It’s Not Summer Until You’ve Made Charbroiled Oysters
The New Orleans-inspired bites pair best with a cold beer
Possibly inspired by a delicious encounter with garlic knots or garlic bread about three decades ago, Tommy Cvitanovich of Drago’s Seafood Restaurant in New Orleans had the bright idea of putting a mixture of garlic, butter herbs and cheese on a batch of oysters before cooking them in their shells on a hot grill. The briny concoction was a hit with both customers and critics, and the grills at Drago’s seven locations now cook up more than 900 dozen charbroiled oysters each day. New Orleans native Dominick Lee has had the charbroiled oysters at Drago’s many times, as well as at plenty of other places around town that now cook the meaty mollusks the same way that Cvitanovich did back in 1993. Suffice it to say, he’s a fan.
“If I’m being completely forthright, after my wedding we went to an oyster happy hour where they served the oysters,” Lee tells InsideHook. “They would normally sell them for $3, but at happy hour they sold them for $1.50. We just went and had this crazy party there. It was great. It’s one of those special dishes that represents drinking and having a good time. With charbroiled oysters, the texture changes, so you have something that’s hot and kind of savory. Coming off the grill, the cheese is still bubbling. Buttery oysters, a little bread and drinking kind of all go together.”
When Lee, a recipient of chef Chris Shepherd’s Underbelly Scholarship Award, became the culinary director and executive chef at NOLA-inspired Alligator Pear in Manhattan, he knew that charbroiled oysters were going on the menu alongside dishes like chicken and andouille gumbo, shrimp and okra stew, and blackened catfish.
“What I’m trying to create here as a chef is approachable new American food that’s inspired by New Orleans,” Lee says. “I want people to feel as though they can walk in and have something that makes them feel good that has nuances of New Orleans. When I thought about that for the menu overall, I knew we had to pick some bangers that were just like, ‘Okay, this is New Orleans.’ Charbroiled oysters are like, ‘Boom, we’re in New Orleans right now.’”
Another dish at Alligator Pear that definitely falls into the “boom” category is the tempura alligator bites. “You can’t name a restaurant Alligator Pear and not serve alligator,” Lee says. “It’s something that’s a bit unknown and not everyone is serving it, but we try and make it so it doesn’t come off like something exotic. In New Orleans, it’s normal. It’s a specialized item that’s farmed and raised in Louisiana that has amazing flavor and can be done in a versatile way. Eating alligator is not an abnormal thing where I’m from.”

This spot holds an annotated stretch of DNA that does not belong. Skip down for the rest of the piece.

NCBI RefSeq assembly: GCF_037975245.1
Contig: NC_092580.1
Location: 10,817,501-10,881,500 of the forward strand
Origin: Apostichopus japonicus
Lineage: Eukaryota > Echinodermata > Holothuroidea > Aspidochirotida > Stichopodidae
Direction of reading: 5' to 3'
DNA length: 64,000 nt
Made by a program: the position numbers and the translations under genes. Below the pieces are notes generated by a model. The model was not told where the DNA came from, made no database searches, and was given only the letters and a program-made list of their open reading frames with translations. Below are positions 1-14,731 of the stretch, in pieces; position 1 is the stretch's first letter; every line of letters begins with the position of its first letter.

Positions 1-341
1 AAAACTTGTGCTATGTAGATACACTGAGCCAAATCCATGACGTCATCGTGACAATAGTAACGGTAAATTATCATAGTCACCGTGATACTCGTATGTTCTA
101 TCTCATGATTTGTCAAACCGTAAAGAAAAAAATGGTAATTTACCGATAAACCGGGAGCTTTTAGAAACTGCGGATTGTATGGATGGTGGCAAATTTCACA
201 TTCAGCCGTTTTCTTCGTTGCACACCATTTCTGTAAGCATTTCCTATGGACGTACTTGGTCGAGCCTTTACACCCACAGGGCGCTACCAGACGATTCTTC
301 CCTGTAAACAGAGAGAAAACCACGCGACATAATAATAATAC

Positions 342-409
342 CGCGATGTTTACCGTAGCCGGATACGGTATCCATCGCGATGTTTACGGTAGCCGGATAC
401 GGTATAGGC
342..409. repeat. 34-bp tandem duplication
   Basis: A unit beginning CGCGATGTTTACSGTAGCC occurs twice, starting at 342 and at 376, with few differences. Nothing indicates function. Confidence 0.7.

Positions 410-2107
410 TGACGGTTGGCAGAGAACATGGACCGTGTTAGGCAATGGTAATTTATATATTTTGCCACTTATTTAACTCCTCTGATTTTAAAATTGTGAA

And neither is having 12 buttery, cheesy oysters and perhaps a quarter as many Abitas. “A cold beer and a dozen oysters is the perfect way to end your day after a long day’s work,” Lee says.
We’re inclined to believe him, but we suggest finding out for yourself.
Alligator Pear’s Charbroiled Oysters
Servings: 24 oysters
- 8 oz. unsalted butter, room temperature
- 3 shallots, minced
- 1 clove garlic, grated or minced
- 2 tsp. fresh rosemary, minced
- 3 tsp. fresh parsley, minced
- 1 tsp. fresh thyme leaves, minced
- 1/2 tsp. kosher salt
- 1/4 tsp. freshly cracked pepper
- 1 tsp. Tabasco sauce
- 2 cups Romano cheese
- 24 oysters (preferably Gulf oysters or larger oysters with big shells)
- Lemon wedges, for serving
For the Compound Butter
Add butter, shallots, garlic, herbs, salt, pepper and Tabasco sauce to a small mixing bowl, and gently stir until combined.
Lay out a small piece of plastic wrap, about six inches long.
Add your mixed butter to the middle of the plastic wrap, gently roll it into a log and twist the ends closed.
Add to the refrigerator and let rest for at least an hour to firm up. Slice into rounds before placing on the oysters.
For the Oysters
Lay out all 24 oysters and top with rounds of compound butter. Place about 1 tsp. of Romano cheese on top of each oyster.
Place directly on a grill and heat until the cheese and butter melt.
Serve with bread to sop up the butter, along with lemon wedges and ice-cold beer.
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